Wednesday, October 16, 2013

Capturing QCMDEXC error codes

QCMDEXC is a useful API, that has been around since the launch of the AS400 (IBM i), that is called to execute a single command. It is one of the simpler APIs to call with just two parameters:

  • Command string
  • Command string length

I have seen many examples of RPGLE/RPG IV source code that looks something like this:

01 D CmdString       S            132
02 D CmdLen          S             15  5
03  /free
04     CmdString = 'CLRPFM TESTFILE' ;
05     CmdLength = 15 ;
06  /end-free
07 C                   call(e)    'QCMDEXC'
08 C                   parm                    CmdString
09 C                   parm                    CmdLength
10  /free
11     if (%error) ;

The programmer has gone "out" of RPG/free, line 6, to be able to CALL QCMDEXC, as the CALL operation is not supported in RPG/free.

On line 7 the programmer has used the 'E' operation extender to stop the program erroring if an error was encountered by QCMDEXC, such as TESTFILE not being in the library list or the file is in use by another job. Then they have gone back "into" RPG/free, line 10, before performing a test to see if there is an error, line 11. But what was the error?

By using the Program Status Data Structure (PSDS) it is possible to see the error message code.

You could either code the relevant parts of the PSDS like this:

01 D PgmDs          SDS                  qualified
02 D  ErrCde                40     46
03 D  ErrTxt                91    170

Or if you have read the post Externally described Data Structures you know how to insert an external data structure with all of the PSDS's fields in it like this:

01 D PgmDs         ESDS                  extname(RPG4DS)
02 D                                       qualified

My preference is to use the externally described data structure as the names of the fields in the PSDS are the same across multiple source members, and you have all the other fields there in case you need them at a later date.

Below is an example of how I could do the same as the previous example without going "out" of RPG/free and discovering what the error was:

01 D PgmDs         ESDS                  extname(RPG4DS)
02 D                                       qualified
03 D QCmdExc         PR                  extpgm('QCMDEXC')
04 D                              132    options(*varsize) const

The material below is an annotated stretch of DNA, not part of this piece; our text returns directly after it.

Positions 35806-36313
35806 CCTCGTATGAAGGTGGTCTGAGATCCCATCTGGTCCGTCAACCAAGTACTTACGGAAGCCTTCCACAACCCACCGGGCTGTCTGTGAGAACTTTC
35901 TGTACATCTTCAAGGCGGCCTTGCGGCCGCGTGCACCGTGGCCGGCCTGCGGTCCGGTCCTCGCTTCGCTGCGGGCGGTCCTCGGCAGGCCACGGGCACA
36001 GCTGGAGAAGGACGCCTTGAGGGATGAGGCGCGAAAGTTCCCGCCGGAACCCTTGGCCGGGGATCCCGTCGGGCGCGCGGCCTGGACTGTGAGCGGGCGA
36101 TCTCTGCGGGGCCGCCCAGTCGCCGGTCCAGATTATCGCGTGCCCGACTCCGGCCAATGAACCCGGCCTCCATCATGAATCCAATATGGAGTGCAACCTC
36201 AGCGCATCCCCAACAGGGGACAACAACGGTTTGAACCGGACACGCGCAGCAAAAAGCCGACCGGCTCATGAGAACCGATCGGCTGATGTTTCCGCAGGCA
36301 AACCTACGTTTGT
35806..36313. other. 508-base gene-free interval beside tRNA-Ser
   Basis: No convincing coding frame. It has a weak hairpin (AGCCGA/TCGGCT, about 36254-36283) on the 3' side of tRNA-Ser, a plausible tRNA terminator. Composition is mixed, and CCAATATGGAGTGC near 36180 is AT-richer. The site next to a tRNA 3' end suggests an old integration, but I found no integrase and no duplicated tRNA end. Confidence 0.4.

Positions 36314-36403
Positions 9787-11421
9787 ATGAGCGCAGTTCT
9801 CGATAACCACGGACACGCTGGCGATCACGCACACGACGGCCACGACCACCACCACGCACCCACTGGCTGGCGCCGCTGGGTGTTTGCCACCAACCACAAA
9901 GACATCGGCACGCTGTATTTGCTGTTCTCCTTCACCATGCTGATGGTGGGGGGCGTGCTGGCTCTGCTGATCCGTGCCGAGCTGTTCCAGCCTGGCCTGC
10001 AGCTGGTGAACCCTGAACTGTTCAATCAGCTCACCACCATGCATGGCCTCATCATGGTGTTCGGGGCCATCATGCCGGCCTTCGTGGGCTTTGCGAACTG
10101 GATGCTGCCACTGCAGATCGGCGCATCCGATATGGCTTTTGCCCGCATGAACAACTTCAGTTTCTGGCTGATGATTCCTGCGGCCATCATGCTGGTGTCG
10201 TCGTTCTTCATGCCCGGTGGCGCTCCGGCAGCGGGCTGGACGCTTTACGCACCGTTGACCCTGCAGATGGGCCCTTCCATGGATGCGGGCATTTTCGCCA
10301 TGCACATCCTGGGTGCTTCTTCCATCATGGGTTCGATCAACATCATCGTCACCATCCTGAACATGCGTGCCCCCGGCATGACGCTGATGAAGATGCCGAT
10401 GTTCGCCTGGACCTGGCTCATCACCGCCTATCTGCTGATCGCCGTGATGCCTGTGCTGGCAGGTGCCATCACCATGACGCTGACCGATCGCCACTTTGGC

05 D                               15  5 const
06 D CmdString       S            132
07 D ErrorMsg        S              7
08 D ErrorTxt        S             80
    /free
09     CmdString = 'CLRPFM TESTFILE' ;
10     callp(e) QCmdExc(CmdString:%len(CmdString)) ;
11     if (%error) ;
12        ErrorMsg = PgmDs.ExcptTyp + PgmDs.ExcptNbr ;
13        if (ErrorMsg = 'CPF3142') ;  //File not found
14          ErrorTxt = PgmDs.RtvExcptDt ;
           .
           .
15        endif ;
16     endif ;

I have defined QCMDEXC as a procedure, line 3, with the EXTPGM keyword. This indicates that when the procedure is executed the program QCMDEXC is called. When a program called in this manner it cannot return any values.

The 'E' operation extender on the CALLP, line 10, allows me to test if an error was detected on line 11.

By combining the Exception type, PgmDs.ExcptTyp, and Exception number, PgmDs.ExcptNbr, from the PSDS I have the error message code that I can use to condition further processing.

On line 13 I move the Exception text, PgmDs.RtvExcptDt, to another field. I do this just to show that it is possible, I do not think that the text "File TESTFILE in library *LIBL not found" is as helpful to the average user as "The required file could not be found" would be.

Rather than use the CALLP I could use the MONITOR operation code instead:

01   CmdString = 'CLRPFM TESTFILE' ;
02   monitor ;
03     QCmdExc(CmdString:%len(CmdString)) ;
04   on-error ;
05     ErrorMsg = PgmDs.ExcptTyp + PgmDs.ExcptNbr ;
06     if (ErrorMsg = 'CPF3142') ;
07       ErrorTxt = PgmDs.RtvExcptDt ;
           .
           .
08     endif ;
09   endmon ;

For more information about the MONITOR operation code read MONITOR for errors in RPG.

You can learn more about these from the IBM web site:

 

This article was written for IBM i 7.1, and it should work with earlier releases too.

11 comments:

  1. Update: QCMDEXC no longer needs to pass length....Hooray! So it works like the C system function call ...I prefer wrapping the main procedure in a monitor and then using CALLP(e) if I need to handle a specific issue like file not found type thing.

    ReplyDelete
  2. Amartya ChatterjeeOctober 17, 2013 at 4:29 PM